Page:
It is almost arrogant to suggest that we can motivate people. The best that we can offer is to give them a culture and environment in which they can motivate themselves to study and learn, should they so desire.

This is not a negative approach.  In fact it is extremely positive and many leaders can attest to great success.  In the end, however, motivation is a strictly personal attribute and self-motivation is the key.  Nobody motivated me to start this blog nearly ten years ago and now I realise that it wouldn’t appear unless I am constantly  self-motivated to continue.

How then do we develop that enthusiasm in our teams that enable us to develop and grow the business?

Simple really.  First of all make sure that you have  very best people in key positions, give them autonomy to make decisions, learn from mistakes and failures, use reprimand as infrequently as possible, give praise and reward (other than financially) as often as possible and have sufficient humility to accept that some people actually know more than we do.

It is a matter of culture and it can readily be measured by the rate of attrition in the team.  A high retention rate can indicate a desire to succeed in the business and that is a great metric.

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Monday, 6 May 2019

Problem With a “Terrorist”? Try Some Scenario Analysis!

I am always reluctant even to use the word ‘terrorist’ in a business context simply because of the evil connotations it has in the wider world.  I hope that my readers will accept that I use it to describe those members of staff who manage to combine great performance with an unacceptable attitude.

That is the simplified version and lately I have begun to realise that it is a “one size fits all” description that doesn’t even begin to cover all its various manifestations.

Discussing the issues with members of my Vistage CEO Peer group at our one-to-one meetings has ventilated a wide range of problems that, if not unique, are certainly uncommon albeit with overlapping  traits.

As an example one of my members has an issue with the leader of a small but very relevant subsidiary office.   He had been promoted rapidly from no.2 in the office because of the somewhat untoward and rapid departure of his leader.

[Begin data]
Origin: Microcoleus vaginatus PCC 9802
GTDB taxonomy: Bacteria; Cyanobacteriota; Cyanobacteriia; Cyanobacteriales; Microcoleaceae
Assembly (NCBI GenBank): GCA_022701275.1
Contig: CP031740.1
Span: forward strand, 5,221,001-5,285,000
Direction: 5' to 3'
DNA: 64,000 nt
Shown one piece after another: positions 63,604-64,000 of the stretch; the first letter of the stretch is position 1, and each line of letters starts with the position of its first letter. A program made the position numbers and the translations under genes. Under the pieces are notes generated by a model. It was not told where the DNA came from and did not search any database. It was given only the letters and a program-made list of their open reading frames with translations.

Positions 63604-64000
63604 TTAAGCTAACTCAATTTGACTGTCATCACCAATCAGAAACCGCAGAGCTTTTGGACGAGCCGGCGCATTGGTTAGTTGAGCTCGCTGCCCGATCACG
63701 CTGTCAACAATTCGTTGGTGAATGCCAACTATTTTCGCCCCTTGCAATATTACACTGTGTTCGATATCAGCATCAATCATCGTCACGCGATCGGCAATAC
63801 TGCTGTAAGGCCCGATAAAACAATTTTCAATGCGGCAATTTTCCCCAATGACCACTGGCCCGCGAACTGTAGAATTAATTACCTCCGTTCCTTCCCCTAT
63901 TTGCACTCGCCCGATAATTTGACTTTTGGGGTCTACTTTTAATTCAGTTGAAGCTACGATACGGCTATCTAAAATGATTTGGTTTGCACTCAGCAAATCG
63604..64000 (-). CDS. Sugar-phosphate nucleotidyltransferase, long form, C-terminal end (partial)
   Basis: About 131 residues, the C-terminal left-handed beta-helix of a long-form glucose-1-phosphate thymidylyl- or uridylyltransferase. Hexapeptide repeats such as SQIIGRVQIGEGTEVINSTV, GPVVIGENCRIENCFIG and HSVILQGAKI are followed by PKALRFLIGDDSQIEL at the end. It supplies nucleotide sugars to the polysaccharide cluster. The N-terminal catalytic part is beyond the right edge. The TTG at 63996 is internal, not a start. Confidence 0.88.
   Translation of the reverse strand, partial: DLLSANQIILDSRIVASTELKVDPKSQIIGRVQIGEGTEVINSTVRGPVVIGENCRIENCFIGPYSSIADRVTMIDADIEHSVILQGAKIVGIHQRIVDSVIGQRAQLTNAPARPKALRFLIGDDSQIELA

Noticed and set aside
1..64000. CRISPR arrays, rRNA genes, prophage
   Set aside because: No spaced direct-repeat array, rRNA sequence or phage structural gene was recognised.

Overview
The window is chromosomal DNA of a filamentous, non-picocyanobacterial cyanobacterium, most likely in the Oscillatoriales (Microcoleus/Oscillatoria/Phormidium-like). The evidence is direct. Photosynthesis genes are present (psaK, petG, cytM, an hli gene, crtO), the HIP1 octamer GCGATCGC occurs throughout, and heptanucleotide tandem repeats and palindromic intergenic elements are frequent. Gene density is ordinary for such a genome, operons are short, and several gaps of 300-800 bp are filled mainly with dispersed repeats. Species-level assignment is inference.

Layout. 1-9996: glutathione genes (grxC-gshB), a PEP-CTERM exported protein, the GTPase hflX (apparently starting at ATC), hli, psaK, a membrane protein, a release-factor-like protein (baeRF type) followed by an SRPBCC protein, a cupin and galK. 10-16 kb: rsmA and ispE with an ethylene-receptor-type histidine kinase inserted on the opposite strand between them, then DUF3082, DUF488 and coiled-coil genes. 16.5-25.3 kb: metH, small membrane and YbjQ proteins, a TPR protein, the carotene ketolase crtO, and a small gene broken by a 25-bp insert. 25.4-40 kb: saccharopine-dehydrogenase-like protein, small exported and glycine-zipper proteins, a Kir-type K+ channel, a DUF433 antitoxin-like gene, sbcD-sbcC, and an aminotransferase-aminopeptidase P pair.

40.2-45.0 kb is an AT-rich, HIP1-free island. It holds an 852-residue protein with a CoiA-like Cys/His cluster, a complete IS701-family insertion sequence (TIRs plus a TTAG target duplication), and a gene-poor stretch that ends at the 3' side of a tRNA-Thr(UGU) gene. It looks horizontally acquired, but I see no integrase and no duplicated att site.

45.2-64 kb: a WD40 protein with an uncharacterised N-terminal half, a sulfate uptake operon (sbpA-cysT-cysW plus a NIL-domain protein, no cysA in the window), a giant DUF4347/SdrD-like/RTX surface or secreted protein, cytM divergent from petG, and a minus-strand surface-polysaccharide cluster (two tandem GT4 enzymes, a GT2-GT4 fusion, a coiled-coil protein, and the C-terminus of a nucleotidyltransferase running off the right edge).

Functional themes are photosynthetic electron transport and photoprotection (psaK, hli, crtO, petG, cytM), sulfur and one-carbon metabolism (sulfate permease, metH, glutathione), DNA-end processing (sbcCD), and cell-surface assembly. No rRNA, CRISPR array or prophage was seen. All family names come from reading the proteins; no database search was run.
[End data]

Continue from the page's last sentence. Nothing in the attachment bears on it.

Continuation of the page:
A further complication is that the whole matter was a legacy issue.  No.2 is a pleasant, amiable operative with excellent relationships with some major cli§ens all of whom seem to rate him.

However, he has been promoted to leader and he is manifestly failing in the function. He agrees what needs to be done and then doesn’t do them. He is a doer rather than a leader and it is causing real problems in the office.

Without wanting to point the finger of blame, a god proportion can be levelled at whomsoever promoted him in the first place but he accepted and that is that.

The question is now what to do about it?  In these circumstances there is seldom outright mutiny, just that he prefers to do what he considers to be appropriate rather than what the business needs him to do.

One of our US Vistage speakers asks the question,  “Why does it take us 18 months to do something about someone we interviewed for an hour and a half?”   Decide whether it’s prevarication, procrastination or, worst of all, vacillation due to the fear of repercussions.    The effect is to claim the “status quo”, do nothing and hope that the whole matter will mysteriously disappear.  Don’t kid yourself because it won’t. In truth it will probably go worse, escalate and become a real problem.

There is a case for what I am beginning describe as Scenario Analysis. Because every terrorist situation is different to a lesser or greater extent it is useful to do some analysis of the situation.

There is little value in saying to someone “You are always….” or “You never…..” without evidence, described, dated and timed.

It may sound over the top but starting a dossier is a good initiative. So many people have said to me somewhat despairingly,

I don’t have anything specific, it’s just the behaviour and attitude that are the problem”.

Not true. If we even gently reprimand someone then we need to make a contemporaneous note and add it to a dossier. If this is not done then the miscreant can always and will go into denial mode.

Decide with him/her the role definition and what is expected of them, making notes of any slippages.  All of this might seem petty, even small minded but just do some calculations of the total costs of the status quo and prepare to be shocked.

In the end, the analysis of actual performance against expected should enable action to be taken, whatever that action might be.

Nothing will change for the better without some action and the Scenario Analysis dossier will be essential if the situation deteriorates.

It’s all very sad but the last thing we want to hear from other members of the team is: